rosenfield-max-house_western-architect_july-1914

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Residence 6: a house with distinctive arches built for MRS. SALLIE SALZENSTEIN (widow of clothing merchant Charles Salzenstein), 2419 SOUTH BOULEVARD, designed by Lane & Witchell. This house — one block from the Rosenfield house — is still standing. (This and the Rosenfield house can both be seen on the 1922 Sanborn map, here.)

salzenstein-house_western-architect_july-1914

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Residence 7: the ELMWOOD APARTMENTS, built by A. R. PHILLIPS, 2707 ROUTH STREET (at Mahon), designed by Hubbell & Greene. No longer an apartment house, the building is still standing in the Uptown area and looks great (see it from a 2011 Google Street View here). (See it on a 1921 Sanborn map, here.)

phillips-apartment-bldg_western-architect_july-1914

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Residence 8: the Oak Cliff home of developer LESLIE A. STEMMONS (yes, that Stemmons), 100 N. ROSEMONT (at Jefferson), designed by Brickey & Brickey. This home is no longer standing (the block is now occupied by the Salvation Army), but while it was it was named an “Example of Civic Attractiveness” in 1913. (See it on a 1922 Sanborn map, here — a large lot north of W. Jefferson, on the left side of the map.)

stemmons-house_western-architect_july-1914

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Coming next: skyscrapers and civic pride.

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Sources & Info

The Western Architect, A National Journal of Architecture and Allied Arts, Published Monthly, July, 1914. This issue, with text and critical analysis in addition to the large number of photographs, has been scanned in it entirety by the University of Illinois at Urbana-Champaign as part of its Brittle Books Program — it can be accessed in a PDF, here (the Dallas issue begins on page 195 of the PDF). Thank you, UIUC!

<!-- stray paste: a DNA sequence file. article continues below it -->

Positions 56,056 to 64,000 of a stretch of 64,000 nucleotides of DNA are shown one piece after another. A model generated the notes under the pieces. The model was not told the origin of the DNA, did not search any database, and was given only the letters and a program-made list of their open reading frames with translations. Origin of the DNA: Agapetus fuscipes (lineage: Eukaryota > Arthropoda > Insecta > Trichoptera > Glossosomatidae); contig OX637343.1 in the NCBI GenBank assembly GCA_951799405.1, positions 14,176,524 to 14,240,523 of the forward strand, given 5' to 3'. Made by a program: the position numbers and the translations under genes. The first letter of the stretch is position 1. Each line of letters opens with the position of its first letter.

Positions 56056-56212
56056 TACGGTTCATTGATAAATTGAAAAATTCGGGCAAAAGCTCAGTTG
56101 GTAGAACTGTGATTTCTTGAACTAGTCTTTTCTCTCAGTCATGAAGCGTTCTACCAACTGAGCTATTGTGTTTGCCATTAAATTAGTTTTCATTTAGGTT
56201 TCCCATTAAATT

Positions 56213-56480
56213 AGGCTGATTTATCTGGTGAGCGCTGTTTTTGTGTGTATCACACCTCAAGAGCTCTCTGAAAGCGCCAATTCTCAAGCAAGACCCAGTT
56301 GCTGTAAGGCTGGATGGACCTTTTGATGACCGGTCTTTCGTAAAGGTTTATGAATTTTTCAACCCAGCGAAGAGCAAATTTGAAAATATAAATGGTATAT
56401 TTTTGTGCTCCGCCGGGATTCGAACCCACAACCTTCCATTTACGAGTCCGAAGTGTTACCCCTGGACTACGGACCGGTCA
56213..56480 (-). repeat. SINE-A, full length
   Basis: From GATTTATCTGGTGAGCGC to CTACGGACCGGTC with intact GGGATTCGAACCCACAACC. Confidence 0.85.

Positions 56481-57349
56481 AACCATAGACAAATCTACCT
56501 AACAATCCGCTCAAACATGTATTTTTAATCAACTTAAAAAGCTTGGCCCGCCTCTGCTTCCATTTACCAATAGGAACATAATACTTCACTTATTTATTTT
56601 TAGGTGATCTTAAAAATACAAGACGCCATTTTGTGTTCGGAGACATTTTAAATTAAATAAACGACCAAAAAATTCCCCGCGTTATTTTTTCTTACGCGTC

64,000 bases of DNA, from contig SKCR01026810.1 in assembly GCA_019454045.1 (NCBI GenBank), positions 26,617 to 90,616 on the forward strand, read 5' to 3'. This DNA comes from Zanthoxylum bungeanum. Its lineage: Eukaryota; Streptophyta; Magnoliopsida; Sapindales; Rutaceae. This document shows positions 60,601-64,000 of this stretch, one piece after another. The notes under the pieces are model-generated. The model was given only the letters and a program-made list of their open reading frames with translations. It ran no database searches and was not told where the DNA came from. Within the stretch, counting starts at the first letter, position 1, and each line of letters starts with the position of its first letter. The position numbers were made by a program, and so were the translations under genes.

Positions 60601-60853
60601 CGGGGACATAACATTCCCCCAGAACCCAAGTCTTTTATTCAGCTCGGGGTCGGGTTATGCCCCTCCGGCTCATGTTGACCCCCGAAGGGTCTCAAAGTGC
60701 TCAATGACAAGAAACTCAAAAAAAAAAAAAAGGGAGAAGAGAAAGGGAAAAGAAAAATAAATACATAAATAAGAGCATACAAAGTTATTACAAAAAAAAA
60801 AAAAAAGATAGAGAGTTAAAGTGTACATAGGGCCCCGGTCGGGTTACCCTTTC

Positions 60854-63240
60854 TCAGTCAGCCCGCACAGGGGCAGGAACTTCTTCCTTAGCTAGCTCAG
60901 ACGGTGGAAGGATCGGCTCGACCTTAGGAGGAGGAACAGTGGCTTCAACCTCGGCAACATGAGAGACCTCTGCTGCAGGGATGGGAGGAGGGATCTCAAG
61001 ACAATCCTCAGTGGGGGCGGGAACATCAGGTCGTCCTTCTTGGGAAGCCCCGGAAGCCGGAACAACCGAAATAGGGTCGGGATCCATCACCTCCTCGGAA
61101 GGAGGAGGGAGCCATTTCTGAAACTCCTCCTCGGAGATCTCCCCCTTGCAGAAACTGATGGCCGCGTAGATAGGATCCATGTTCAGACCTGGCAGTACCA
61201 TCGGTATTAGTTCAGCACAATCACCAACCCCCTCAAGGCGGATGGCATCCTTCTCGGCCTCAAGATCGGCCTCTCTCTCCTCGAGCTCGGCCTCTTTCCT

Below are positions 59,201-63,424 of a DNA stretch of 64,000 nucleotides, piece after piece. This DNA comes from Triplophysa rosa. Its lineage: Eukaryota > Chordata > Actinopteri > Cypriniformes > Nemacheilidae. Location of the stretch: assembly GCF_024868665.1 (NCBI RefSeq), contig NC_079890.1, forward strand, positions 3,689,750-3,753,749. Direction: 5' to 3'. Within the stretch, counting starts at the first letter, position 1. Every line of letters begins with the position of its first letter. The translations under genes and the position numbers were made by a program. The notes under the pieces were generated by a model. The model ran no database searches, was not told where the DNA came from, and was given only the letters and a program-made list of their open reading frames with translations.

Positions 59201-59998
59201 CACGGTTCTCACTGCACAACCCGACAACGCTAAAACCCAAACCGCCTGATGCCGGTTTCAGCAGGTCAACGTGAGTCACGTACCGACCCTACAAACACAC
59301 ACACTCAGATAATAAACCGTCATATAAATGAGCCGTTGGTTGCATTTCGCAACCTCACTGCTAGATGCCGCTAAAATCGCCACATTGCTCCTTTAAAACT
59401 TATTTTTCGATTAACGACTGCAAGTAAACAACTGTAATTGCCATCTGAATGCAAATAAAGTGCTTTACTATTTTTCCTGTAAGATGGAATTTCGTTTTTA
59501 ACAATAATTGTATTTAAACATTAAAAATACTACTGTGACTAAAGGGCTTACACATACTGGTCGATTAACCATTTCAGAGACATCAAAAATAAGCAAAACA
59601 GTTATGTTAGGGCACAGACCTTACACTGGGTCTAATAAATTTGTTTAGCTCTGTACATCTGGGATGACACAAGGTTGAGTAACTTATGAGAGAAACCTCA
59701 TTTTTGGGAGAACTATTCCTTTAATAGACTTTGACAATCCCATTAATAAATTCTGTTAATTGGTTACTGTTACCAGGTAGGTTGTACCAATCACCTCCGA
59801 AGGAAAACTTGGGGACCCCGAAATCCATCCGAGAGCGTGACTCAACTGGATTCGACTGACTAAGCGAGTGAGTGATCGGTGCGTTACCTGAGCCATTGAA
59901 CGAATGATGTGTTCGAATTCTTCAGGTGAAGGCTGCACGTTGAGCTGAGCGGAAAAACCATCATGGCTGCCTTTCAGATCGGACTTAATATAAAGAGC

In this 7-part series:

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Copyright © 2018 Paula Bosse. All Rights Reserved.

 

The “Blue House” Lives

blue-house_google_july-2016July, 2016 / Google Street View

by Paula Bosse

In January, 2016, news of an endangered 19th-century house in The Cedars, the area just south of downtown, was in the news: it was to be torn down in order to put in a parking lot. I followed Robert Wilonsky’s stories on it in The Dallas Morning News and read about it in online history and preservation groups, but there didn’t seem to be a lot mentioned about the history of the house. Who built it? And when? I decided to see if I could find the answers. I’d written about the history of houses and buildings and figured it wouldn’t take that long to find the answers, but it actually took a lot longer than I’d thought. But the detective work was fun, and I was surprised by how much research one can do without ever needing to walk away from one’s computer. So much now is within our digital reach: historical city directories, maps, newspaper archives, and genealogical information.

After a marathon session of using everything mentioned above, plus referring to a couple of Dallas-history-related books, I eventually traced real estate transfers back to the man who appears to have built the house: Max Rosenfield, around 1885. I excitedly messaged Robert Wilonsky at 4:58 a.m., knowing that he would be interested to learn this new info (especially as the man who built the house was the father of one of the most noteworthy arts critics in The Dallas News’ long history), and he passed the news on to his readers. (My step-by-step process of researching the house which once stood in a posh residential area of the city is in the post “The Blue House on Browder,” here.)

The house’s fate has been in limbo for a couple of years, but now the 133-year-old “Blue House” will be moved in pieces to its new home half a mile away (at Browder and Beaumont) where it will be reassembled and restored.